When communicating concurrency conflicts to your application layer, is there an alternative to using exceptions that also respects the principle of Command-Query Separation, or are exceptions the best mechanism we have (in languages that support exceptions)?
In the bowels of my application, I have optimistic locking logic that executes a few layers down when I call certain high-level methods, e.g. (in my case, I'm using a custom data access layer, though I'm certainly open to hearing how ORM implementations do this). High level method calls that the application interacts with look like this:
// 'data' is just a placeholder for multiple parameters, including something // that contains row version information void Customer.UpdateInformation(object data);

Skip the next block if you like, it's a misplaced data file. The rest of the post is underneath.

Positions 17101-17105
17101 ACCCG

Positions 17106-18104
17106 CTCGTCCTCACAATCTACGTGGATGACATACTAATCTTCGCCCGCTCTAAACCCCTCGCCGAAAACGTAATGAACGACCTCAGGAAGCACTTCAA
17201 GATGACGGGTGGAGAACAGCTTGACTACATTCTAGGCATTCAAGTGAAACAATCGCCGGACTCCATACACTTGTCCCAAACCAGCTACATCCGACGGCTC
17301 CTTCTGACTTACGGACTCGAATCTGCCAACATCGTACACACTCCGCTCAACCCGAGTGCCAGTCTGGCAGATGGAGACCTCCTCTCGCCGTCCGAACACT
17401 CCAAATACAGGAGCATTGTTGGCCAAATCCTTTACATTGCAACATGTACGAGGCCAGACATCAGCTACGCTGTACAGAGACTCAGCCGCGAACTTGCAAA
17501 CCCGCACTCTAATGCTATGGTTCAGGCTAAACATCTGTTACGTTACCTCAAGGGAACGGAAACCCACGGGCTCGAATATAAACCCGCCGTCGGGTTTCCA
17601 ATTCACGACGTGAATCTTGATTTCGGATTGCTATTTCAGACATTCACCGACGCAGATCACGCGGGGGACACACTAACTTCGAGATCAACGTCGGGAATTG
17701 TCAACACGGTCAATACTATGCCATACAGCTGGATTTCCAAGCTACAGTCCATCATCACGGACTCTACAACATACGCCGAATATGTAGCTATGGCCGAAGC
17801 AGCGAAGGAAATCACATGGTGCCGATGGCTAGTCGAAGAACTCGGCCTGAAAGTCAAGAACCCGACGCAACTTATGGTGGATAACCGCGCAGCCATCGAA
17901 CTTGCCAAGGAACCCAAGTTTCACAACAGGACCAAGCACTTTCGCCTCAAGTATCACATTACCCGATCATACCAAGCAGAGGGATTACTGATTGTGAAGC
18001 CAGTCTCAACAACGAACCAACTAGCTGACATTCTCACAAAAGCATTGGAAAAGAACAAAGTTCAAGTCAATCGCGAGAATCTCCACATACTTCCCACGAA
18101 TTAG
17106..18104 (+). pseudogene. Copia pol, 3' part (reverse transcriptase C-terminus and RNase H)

I need to be able to tell users of a web application when someone else has updated the data they're working on.
I'd rather not return a value from methods that change data. So in the past, I've thrown exceptions (similar to the .NET data adapter API, which throws a DBConcurrencyException when it detects conflicts), but concurrency conflicts are not, in some common-sense way, exceptional. They're a fact of life: a predictable, expected part of the application's workflow. Do they qualify as exogenous exceptions, in Eric Lippert's taxonomy?